Valentines Day has left me partially blind
February 14, 2008 12:31 PM   Subscribe

Is there an ophthalmologist in the house? School me on central retinal vein occlusion.

I woke up this morning and couldn't quite wipe the fuzzies out of my left eye. Before too long, I realized that those fuzzies were in my eye, not on it. Concerned, I scheduled an exam with my local optometrist who tentatively diagnosed me with central retinal vein occlusion.
Pretty common eye disorder, so it seems, if you are over the age of fifty. Being a 35 year old woman of sound mind (hah!) and body, I guess it is fairly uncommon. This optometrist referred me to a retinal specialist, and cautioned me to take an aspirin and not do much until my appointment tomorrow morning. My understanding is that there is no treatment for "CRVO", rather it is more important to determine the cause. My own research is freaking me out, so I thought I would pose it to my internet friends. What know ye of this illness in the young?
posted by msali to Health & Fitness (5 answers total)
Don't know about the condition in the young, but my Mom has been through this, and we went with her to the doctor's to ask questions.

From your research, you know the basics - it's a problem in the vein serving part of the retina. My Mom's happened when she was on vacation. When back in the country, she went to the local eye specialist, who didn't offer many options. (small town) She then went to the Wilmer Eye Institute and was seen by Dr. Finklestein who is a specialist. By the time they saw her, there wasn't much they could say. Some docs suggest laser surgery, while others say it's a waste of time. (this may depend on the exact problem or location.) I don't know the most current research since her problem was about 8 years ago.

The specialist may determine something else is the problem. When you are at their office tomorrow, the retina specialist will put a dye in the eye and take pics to see the vessels. That's the key it seemed to me. The concern is that if there's a problem with the blood flow it can cause damage to the nerve, which is what happened to her. They thought part of her problem was a spike in blood pressure since she was in China, eating the local food which contained more sodium (but that is speculative guessing at this point.)

Presently, she can still see out of that eye - but there are black spots where the damage was permanent. Hopefully a more knowledgeable person will respond. But, be assured that this is not an end-all thing. Mom still does anything she wants to do.
posted by mightshould at 1:02 PM on February 14, 2008

If you are interested in getting into a study, there is a clincial trial looking at the standard treatment (laser) vs. steriod injections for vein occlusions. Enrollment ends at the end of February. Here are the clinic sites.
posted by sulaine at 1:23 PM on February 14, 2008

Also, consider seeing an ophthalmologist (MD) rather than an optometrist, if you can. Optometrists are kind of parallel to a primary care physician and specialize more often in glasses/contacts, etc. They're both good, but I'm guessing you'll probably be referred out to an ophthalmologist anyway...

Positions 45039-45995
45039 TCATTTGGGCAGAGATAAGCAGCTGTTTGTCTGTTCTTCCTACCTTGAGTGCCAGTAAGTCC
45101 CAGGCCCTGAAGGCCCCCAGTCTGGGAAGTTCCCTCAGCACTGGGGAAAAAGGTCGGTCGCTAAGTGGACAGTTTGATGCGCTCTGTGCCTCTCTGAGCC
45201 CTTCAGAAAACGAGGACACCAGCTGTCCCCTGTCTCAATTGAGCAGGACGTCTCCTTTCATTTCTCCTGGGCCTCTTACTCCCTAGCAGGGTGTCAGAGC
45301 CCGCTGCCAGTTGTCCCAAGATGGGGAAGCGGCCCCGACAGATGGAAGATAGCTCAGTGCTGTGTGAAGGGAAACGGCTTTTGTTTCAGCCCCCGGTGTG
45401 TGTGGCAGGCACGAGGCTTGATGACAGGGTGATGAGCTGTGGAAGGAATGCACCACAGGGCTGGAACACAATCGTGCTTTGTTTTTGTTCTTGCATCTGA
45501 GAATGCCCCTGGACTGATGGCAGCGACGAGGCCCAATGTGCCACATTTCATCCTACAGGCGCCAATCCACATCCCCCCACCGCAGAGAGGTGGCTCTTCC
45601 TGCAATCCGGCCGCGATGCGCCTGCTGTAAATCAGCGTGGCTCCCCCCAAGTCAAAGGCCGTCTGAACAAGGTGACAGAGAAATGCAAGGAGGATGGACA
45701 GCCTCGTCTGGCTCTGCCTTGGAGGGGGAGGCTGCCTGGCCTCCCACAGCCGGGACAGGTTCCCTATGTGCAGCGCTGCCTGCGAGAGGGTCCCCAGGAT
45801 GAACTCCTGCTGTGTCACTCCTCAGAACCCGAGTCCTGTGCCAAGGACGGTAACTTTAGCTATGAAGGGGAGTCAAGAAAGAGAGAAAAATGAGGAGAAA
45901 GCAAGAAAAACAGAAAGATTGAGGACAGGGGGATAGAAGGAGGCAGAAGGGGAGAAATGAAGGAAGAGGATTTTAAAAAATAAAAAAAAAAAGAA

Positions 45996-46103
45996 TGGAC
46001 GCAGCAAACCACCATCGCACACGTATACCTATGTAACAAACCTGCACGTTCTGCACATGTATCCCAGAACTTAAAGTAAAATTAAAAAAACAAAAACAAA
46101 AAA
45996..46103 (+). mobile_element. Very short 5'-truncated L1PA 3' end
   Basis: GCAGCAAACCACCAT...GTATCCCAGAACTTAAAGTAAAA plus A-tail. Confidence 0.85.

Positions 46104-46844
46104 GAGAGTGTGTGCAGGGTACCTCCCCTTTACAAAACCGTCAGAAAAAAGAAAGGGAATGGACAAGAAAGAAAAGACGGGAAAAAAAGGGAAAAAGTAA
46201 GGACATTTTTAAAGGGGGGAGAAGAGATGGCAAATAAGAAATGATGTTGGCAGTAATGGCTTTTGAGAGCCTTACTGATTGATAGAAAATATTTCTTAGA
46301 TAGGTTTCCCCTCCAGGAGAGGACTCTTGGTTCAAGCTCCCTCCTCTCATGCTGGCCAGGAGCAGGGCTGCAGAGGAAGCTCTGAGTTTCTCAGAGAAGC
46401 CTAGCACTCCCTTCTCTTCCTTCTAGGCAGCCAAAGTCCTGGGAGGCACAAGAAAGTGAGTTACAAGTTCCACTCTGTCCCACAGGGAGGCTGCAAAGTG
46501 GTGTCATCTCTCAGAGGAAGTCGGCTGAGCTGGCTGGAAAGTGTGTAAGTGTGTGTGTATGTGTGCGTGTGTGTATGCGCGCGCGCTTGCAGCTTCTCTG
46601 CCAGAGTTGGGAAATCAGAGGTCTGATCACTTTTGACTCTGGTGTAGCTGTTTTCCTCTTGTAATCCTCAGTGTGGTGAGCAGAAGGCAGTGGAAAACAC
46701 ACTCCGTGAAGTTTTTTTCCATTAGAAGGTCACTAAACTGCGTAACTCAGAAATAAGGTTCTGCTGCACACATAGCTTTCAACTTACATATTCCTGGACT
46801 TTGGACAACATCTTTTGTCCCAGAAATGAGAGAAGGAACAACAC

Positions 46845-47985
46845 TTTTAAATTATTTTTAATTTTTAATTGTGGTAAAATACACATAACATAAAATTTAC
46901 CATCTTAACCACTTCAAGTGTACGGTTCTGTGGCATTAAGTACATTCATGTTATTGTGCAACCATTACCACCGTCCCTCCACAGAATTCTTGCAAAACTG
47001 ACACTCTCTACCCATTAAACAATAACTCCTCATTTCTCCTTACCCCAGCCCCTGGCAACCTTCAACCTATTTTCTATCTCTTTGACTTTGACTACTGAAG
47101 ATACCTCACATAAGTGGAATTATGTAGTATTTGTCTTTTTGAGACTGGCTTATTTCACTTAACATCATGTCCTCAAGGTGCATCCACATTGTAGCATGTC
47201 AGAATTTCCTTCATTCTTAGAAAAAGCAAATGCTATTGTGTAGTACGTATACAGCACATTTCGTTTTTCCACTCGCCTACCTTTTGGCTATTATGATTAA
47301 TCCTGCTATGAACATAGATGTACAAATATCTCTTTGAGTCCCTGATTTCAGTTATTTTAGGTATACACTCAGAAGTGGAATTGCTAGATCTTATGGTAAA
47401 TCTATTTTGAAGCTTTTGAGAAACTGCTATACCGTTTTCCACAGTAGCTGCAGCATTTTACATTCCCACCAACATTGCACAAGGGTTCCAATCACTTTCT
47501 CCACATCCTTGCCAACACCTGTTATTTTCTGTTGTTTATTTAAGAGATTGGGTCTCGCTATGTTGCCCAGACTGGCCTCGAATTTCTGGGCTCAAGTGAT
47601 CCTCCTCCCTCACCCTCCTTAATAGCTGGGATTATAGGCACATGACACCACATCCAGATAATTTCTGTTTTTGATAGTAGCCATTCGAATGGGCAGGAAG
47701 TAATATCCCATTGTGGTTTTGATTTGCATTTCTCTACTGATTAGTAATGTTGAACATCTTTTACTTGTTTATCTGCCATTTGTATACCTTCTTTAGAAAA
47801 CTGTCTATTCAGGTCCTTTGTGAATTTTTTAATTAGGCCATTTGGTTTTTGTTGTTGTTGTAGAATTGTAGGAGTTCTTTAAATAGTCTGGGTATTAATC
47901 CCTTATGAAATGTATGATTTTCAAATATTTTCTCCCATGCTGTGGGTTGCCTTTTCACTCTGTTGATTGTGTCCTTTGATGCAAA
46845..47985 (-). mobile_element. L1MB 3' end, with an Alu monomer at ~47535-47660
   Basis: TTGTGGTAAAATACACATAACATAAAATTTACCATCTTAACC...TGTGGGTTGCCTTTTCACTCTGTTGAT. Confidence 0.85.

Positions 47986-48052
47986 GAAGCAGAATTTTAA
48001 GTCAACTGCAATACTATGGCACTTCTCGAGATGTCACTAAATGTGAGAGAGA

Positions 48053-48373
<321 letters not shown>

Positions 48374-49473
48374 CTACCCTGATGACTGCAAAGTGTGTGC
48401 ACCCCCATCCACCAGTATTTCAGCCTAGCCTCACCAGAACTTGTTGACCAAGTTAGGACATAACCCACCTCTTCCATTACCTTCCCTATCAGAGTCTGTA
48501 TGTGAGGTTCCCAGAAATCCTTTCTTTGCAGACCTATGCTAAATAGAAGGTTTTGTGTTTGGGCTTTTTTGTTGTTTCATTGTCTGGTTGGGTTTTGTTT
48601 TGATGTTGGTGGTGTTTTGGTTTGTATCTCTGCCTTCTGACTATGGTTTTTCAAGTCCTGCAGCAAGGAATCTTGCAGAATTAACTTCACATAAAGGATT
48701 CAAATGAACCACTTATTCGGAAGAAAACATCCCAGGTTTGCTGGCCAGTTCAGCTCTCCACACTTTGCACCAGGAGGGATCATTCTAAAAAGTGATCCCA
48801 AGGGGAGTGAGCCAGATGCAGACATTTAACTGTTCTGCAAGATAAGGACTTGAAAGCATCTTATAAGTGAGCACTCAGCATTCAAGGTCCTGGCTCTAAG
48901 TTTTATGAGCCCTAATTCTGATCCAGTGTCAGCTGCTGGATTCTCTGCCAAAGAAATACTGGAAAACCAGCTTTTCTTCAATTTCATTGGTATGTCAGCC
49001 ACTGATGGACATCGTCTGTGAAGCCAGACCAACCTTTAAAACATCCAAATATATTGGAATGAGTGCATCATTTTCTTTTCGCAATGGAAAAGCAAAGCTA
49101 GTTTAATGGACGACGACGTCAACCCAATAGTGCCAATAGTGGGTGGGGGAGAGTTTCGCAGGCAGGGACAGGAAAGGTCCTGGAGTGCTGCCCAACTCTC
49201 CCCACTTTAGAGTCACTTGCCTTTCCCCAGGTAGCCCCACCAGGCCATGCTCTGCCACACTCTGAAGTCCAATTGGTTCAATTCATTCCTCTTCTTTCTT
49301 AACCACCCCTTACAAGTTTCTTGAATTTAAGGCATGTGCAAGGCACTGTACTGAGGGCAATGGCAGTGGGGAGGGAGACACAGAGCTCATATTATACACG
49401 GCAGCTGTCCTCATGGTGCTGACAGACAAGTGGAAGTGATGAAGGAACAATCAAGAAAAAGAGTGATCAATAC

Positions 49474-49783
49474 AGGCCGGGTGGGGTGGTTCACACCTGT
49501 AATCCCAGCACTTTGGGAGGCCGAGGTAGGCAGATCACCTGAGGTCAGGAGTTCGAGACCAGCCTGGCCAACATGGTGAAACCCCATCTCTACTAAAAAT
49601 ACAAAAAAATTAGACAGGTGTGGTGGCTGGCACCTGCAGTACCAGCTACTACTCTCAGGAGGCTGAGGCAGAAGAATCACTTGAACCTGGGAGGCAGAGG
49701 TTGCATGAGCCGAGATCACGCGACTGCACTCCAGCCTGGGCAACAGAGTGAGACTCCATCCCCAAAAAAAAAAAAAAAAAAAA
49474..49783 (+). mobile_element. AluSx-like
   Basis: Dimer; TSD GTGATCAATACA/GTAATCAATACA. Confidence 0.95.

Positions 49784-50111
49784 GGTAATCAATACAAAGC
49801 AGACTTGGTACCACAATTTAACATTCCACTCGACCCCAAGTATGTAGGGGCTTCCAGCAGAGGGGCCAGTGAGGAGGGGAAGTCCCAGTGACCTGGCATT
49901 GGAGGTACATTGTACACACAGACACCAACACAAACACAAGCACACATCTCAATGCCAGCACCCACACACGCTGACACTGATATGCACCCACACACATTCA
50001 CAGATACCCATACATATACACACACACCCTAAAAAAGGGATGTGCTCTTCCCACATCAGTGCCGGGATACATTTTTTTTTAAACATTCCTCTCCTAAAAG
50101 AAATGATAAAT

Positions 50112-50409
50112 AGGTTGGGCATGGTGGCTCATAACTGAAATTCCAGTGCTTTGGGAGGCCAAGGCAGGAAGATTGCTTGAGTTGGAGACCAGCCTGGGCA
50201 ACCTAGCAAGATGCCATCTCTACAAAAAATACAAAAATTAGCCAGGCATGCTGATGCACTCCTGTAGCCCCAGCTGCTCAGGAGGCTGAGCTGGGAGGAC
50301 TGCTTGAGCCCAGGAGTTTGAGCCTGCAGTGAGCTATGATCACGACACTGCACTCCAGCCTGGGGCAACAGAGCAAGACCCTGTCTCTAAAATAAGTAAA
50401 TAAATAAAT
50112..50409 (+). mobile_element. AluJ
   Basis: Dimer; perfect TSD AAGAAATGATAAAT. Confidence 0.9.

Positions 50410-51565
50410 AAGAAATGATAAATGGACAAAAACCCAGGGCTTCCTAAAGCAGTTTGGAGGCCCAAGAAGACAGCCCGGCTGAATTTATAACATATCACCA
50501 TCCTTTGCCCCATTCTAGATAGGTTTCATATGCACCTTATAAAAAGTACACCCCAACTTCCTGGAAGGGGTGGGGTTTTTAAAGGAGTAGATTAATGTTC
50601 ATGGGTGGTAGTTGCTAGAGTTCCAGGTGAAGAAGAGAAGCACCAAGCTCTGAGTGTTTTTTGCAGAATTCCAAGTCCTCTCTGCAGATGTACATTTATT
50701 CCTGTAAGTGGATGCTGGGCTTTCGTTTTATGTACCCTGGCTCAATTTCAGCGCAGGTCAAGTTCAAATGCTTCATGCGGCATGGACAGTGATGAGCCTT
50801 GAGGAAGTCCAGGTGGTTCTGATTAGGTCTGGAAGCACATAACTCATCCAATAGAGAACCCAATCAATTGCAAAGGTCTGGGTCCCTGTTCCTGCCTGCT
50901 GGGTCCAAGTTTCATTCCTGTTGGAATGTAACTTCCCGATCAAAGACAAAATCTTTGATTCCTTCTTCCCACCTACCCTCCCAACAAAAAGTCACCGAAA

posted by Stewriffic at 1:58 PM on February 14, 2008

Oops. Misread. Sorry 'bout that.
posted by Stewriffic at 2:21 PM on February 14, 2008

My husband is an ophthalmologist (though of course not YOUR ophthalmologist) and he says:

"CRVO occurs as a spectrum of disease that is broadly categorized into ischemic and non-ischemic CRVO, the determination of which is based upon your visual acuity and evidence of retinal ischemia as seen on fluoroscein angiography at the retina specialist's office. (Ischemic means, basically, lack of blood flow and oxygen.) It's very important to do a few things -- first of all, to see the retinal specialist, who will not only be able to characterize whether it's ischemic and non-ischemic (or somewhere in the middle), but will also follow you to see if it evolves.

In ischemic CRVO, it is extremely important to follow up regularly to identify the development of neovascular glaucoma, which can be treated before it becomes a huge problem. Generally, if you had ischemic CRVO, your vision would be very poor (more than just a bit of blurriness). Also, I'm not sure what the optometrist saw, but an optometrist is not a medical doctor, and you may not have a CRVO.

If you really do have a CRVO, the most important thing is to do a hypercoaguable workup, which means looking to see if there's any reason that you have a propensity to clot. This could be very important to identify, and I would typically involve a hematologist. (The retinal specialist should initiate the workup/referral.) There are lots of potential causes of hypercoaguability, but a common culprit is oral contraceptives / hormone supplements -- consult with your doctor, but stopping oral contraceptives would be a good idea for the time being."

If you have other questions, feel free to MeMail -- but hopefully the retinal specialist and your primary care physician can help with some answers.
posted by mothershock at 5:33 PM on February 14, 2008

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